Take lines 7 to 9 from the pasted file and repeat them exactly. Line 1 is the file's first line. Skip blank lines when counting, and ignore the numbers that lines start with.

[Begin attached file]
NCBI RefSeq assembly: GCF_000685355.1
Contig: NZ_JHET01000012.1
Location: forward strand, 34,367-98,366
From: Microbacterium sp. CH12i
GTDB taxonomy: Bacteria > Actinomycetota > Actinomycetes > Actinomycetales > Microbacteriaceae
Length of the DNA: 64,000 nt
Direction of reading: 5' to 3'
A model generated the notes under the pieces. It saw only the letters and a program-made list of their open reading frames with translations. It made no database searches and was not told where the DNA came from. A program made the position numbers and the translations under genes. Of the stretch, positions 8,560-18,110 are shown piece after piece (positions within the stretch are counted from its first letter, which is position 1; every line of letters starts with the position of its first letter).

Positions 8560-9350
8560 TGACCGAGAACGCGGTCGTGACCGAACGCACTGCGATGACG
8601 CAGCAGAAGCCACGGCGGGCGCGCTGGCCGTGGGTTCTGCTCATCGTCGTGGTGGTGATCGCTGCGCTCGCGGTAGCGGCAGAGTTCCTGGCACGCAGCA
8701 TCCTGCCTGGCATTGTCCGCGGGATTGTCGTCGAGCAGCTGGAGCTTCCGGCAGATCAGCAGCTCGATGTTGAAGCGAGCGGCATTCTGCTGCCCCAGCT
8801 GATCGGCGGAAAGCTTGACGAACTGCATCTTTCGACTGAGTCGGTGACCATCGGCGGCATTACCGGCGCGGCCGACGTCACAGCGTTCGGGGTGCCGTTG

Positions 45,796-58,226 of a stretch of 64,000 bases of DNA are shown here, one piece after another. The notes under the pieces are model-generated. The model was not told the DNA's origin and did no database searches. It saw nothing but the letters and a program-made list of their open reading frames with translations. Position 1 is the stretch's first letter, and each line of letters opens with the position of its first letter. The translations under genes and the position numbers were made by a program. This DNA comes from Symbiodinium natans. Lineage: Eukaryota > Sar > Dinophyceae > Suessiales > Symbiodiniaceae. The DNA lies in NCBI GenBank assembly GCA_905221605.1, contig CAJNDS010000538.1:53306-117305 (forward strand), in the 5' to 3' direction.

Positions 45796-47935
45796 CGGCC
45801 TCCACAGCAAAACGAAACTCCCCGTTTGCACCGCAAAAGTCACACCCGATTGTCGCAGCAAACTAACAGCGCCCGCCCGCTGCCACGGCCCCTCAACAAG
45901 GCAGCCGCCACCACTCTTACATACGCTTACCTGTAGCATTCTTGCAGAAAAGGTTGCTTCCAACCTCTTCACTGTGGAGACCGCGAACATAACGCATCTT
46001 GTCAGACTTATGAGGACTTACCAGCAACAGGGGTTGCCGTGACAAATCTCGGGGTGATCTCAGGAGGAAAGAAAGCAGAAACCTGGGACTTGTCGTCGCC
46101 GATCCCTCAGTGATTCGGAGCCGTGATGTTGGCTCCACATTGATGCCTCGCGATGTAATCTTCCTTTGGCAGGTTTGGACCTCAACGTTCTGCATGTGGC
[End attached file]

Direction of reading: 5' to 3'
A model generated the notes under the pieces. It saw only the letters and a program-made list of their open reading frames with translations. It made no database searches and was not told where the DNA came from. A program made the position numbers and the translations under genes. Of the stretch, positions 8,560-18,110 are shown piece after piece (positions within the stretch are counted from its first letter, which is position 1; every line of letters starts with the position of its first letter).

Positions 8560-9350